Friday, May 4, 2012

Creedence Clearwater Revival--Fortunate Son (1969)

     I've read a book or two on CCR, and it always leaves me sad. It also leaves me wondering about the kind of childhood that Tom and John Fogerty had to cause such a rivalry later on.
     For a much too brief time (if you don't count their last album,  'Marti Gras'...which wasn't very good, it was less than three years) Creedence was THE American band. Forty years later, it still defines much of what was good about late 60's/early 70's rock.
     However, most of that time they were on top of the world, there was turmoil. The band originally had Tom as lead vocalist and chief songwriter. As John began singing and writing, the music not only took a different turn creatively, the hits began to pile with with a fury that could only be described as breathtaking. Fourteen hits (several of them two sided) in a 24 month period reached the top 20 from January 1969 to January 1971.
     You would think this would leave the guys happy, but it seemed everything but. Tom was obviously jealous over John's success. This was compounded greatly by John's instance of leaving the others out of the writing process, and never giving them the credit they deserved for creating the "sound" of CCR if not the actual song.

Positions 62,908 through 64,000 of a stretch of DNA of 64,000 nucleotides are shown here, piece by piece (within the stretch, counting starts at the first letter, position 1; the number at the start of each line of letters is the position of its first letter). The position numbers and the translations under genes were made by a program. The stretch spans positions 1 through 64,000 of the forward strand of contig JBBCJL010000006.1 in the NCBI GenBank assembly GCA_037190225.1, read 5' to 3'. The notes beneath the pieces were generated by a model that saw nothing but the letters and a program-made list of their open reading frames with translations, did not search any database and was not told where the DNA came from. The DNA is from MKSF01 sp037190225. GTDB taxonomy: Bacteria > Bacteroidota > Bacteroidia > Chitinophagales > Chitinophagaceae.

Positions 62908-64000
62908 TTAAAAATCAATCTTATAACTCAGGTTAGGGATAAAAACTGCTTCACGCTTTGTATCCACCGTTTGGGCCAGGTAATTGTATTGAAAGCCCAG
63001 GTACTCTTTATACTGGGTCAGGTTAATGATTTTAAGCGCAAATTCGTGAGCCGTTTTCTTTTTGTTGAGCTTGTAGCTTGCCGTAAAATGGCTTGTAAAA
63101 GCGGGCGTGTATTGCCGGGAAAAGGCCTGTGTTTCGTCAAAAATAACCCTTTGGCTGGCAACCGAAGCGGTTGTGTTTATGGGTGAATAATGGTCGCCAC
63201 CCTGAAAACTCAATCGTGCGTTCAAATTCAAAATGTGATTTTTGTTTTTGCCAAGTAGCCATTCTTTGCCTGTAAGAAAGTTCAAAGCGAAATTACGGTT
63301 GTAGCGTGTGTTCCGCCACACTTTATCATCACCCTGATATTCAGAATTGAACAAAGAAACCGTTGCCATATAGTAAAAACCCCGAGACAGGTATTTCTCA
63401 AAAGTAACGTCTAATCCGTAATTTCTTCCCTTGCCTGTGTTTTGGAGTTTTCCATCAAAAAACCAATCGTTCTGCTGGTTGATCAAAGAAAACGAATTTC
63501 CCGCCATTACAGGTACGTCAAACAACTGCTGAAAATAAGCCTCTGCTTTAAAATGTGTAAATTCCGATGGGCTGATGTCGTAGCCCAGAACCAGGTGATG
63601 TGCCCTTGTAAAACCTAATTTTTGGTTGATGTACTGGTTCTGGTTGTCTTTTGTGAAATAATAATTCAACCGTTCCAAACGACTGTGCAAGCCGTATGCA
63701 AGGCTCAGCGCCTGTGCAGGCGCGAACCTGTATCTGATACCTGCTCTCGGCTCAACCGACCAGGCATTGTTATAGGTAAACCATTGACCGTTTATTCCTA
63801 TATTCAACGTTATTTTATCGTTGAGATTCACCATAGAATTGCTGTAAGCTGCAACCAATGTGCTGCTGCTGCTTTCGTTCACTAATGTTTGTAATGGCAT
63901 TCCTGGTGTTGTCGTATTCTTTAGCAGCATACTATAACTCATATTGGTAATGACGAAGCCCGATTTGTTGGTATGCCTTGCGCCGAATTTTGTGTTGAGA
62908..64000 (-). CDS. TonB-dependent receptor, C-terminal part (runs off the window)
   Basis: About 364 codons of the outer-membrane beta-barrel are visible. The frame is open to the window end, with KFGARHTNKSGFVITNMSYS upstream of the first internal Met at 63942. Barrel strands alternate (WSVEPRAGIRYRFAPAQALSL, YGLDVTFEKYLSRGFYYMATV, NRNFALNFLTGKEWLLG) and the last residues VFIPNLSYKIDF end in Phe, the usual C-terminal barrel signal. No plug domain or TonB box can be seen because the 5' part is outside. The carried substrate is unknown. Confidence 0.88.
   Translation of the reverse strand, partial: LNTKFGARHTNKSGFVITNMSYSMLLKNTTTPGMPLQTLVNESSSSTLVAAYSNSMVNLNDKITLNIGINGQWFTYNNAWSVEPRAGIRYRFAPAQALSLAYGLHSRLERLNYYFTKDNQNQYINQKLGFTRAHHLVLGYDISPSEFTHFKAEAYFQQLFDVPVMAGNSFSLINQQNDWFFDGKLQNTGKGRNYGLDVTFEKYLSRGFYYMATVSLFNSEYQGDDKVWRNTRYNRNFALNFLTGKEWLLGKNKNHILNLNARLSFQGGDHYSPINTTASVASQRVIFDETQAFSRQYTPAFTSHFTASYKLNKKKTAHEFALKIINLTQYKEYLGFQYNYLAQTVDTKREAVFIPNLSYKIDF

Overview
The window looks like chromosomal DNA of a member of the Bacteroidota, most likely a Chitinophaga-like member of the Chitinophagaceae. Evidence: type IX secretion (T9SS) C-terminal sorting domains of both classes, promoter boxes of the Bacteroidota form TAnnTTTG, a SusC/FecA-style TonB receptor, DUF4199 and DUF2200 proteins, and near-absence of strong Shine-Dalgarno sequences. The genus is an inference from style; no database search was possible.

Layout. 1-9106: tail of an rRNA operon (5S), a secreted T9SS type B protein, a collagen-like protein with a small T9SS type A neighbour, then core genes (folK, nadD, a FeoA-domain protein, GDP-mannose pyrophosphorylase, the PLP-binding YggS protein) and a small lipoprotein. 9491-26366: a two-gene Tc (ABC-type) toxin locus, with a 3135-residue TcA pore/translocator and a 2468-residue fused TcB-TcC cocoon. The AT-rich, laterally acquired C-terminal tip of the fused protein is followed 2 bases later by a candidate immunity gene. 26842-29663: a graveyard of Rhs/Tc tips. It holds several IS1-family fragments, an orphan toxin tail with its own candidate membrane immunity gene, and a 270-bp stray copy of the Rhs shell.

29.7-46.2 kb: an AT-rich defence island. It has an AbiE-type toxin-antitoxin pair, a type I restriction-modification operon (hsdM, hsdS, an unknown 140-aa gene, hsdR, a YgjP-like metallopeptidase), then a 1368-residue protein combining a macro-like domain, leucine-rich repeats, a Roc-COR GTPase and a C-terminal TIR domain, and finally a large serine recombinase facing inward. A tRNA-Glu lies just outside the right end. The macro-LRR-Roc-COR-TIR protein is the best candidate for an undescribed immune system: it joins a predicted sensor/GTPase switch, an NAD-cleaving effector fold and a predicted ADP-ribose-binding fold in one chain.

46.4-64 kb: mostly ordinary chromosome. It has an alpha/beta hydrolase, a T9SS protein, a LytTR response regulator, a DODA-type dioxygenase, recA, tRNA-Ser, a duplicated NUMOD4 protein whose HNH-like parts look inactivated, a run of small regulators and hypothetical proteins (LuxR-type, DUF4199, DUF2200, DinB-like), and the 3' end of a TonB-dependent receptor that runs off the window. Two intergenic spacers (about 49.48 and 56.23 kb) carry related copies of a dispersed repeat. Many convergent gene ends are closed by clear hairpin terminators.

They always had a chip on their shoulder about being seen as a "serious" band. They guys wanted to be seen on the same plane as the Beatles. Although some music critics at the time saw them as "just" a "singles" band, this was much more than just bubblegum. Besides the fact that no one seemed to mind the Beatles continuing to produce fantastic singles, CCR was crafting songs that could easily be seen as equal to what was being done by ANY group of the era.
      Besides that, when Fogerty wanted to make a statement, he could. Listen back to back to "Fortunate Son" and "Have You Ever Seen The Rain". One would not find a pair of songs that described the war from a average kid's perspective any better than these two. There are many anti-war songs that are more direct in the wording perhaps, but there are few with as much literary (or on the case of 'Fortunate Son', sonic as well) punch. 


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